Monday, June 16, 2008

Book#4 - Once Upon a Time Challenge

The Magician's Nephew by C.S. Lewis is the 4th book in my Once Upon a Time Challenge. I decided to change to this book when I realized that it was June's Book Group selection. (We always read a kid-oriented book for the first month of the summer, invite any kids to come and have a combined special book group on a summer afternoon. We make ice cream sundaes and the kids participate, eat and then escape to the game room and play pool and games while the adults talk.)

The Magician's Nephew was written as the 6th book in the series, The Chronicles of Narnia, but is actually a precursor to the series. It comes before The Lion, the Witch and the Wardrobe and really focuses on the creation of Narnia, how Aslan did it, and even explains how the wardrobe came to be, was magical and ended up in the house in the countryside. It's a fast afternoon read; full of types and shadows and a journey to enchanting places. 4.0/5.0

Book Group discussion should be interesting. I wonder how much the kids will see in the types and shadows. As a teacher I found that many of students had a lot of insight when they were challenged to think outside the box - I bet we have that again!! I especially found these quotes to be interesting:

p. 18 "Rules ... can't be expected to apply to profound students and great thinkers and sages." "Men like me who possess hidden wisdom, are freed from common rules just as we are cut off from common pleasures." Digory saw through it all though and said, "All it means," he said to himself, "is that he thinks he can do anything he likes to get anything he wants." (Isn't that just like most people today?!?! We think the rules apply to others and not to ourselves!)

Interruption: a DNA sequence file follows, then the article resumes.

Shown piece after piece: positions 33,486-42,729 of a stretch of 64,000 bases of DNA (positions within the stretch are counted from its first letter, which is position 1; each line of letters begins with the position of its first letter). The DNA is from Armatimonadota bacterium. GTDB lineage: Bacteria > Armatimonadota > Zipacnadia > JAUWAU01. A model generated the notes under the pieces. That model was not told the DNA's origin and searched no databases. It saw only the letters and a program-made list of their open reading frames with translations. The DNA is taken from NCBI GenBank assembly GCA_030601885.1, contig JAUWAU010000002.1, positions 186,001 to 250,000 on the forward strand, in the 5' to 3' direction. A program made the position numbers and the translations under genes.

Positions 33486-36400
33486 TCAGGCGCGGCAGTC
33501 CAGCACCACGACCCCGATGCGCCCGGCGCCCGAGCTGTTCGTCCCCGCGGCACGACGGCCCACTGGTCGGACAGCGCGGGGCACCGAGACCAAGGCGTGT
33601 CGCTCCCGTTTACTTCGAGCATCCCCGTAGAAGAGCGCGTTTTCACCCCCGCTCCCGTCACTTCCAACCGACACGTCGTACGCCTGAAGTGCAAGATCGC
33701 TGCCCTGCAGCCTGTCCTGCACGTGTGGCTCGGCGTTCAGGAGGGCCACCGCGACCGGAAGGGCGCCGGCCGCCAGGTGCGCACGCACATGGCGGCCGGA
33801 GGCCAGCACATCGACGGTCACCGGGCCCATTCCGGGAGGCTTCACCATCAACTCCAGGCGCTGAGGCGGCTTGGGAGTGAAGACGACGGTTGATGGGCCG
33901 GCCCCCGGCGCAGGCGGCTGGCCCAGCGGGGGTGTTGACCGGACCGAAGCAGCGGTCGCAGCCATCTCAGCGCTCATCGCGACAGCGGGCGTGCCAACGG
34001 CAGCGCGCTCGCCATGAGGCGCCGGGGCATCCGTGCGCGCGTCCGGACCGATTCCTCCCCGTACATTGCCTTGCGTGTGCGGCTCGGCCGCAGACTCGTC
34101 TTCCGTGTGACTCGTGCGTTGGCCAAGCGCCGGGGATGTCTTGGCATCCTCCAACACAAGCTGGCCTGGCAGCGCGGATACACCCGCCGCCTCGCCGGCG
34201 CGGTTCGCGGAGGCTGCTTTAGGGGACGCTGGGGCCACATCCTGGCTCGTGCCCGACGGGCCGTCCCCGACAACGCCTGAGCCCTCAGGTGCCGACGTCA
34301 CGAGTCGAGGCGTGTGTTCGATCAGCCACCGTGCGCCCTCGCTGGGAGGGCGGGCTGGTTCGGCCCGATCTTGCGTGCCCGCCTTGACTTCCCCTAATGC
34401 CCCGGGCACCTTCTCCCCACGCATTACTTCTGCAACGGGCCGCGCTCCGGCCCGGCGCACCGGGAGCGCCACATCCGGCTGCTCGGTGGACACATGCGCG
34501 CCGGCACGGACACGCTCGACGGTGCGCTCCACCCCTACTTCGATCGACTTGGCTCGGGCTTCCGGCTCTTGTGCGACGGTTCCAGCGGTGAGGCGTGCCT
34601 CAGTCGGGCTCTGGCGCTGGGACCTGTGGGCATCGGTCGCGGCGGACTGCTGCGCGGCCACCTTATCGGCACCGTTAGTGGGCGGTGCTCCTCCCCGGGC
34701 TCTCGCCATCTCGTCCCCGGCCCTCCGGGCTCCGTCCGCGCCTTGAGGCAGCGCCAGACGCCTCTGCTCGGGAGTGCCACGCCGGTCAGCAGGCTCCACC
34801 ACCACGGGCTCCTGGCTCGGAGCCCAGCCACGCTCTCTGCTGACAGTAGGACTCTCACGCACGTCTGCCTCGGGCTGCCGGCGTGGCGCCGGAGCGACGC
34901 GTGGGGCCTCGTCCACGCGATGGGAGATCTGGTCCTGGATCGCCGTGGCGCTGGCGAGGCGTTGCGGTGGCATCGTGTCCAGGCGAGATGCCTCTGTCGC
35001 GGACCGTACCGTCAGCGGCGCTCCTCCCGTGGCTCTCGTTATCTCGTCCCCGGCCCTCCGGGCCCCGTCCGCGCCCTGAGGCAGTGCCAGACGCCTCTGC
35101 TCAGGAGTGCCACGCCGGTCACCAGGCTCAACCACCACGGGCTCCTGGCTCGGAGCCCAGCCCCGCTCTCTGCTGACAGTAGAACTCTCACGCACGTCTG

p. 126 "Now the trouble about trying to make yourself stupider than you really are is that you very often succeed."

Aslan spoke about Uncle Andrew, who could not hear his voice or the other animals as they spoke:
p. 171 "... he has made himself unable to hear my voice." "But I will give him the only gift he is still able to receive." Aslan saw that Uncle Andrew could not receive the higher gifts but would only be able to handle the simplest of miracles and gifts. Interesting.

Yippee! One more book to go.

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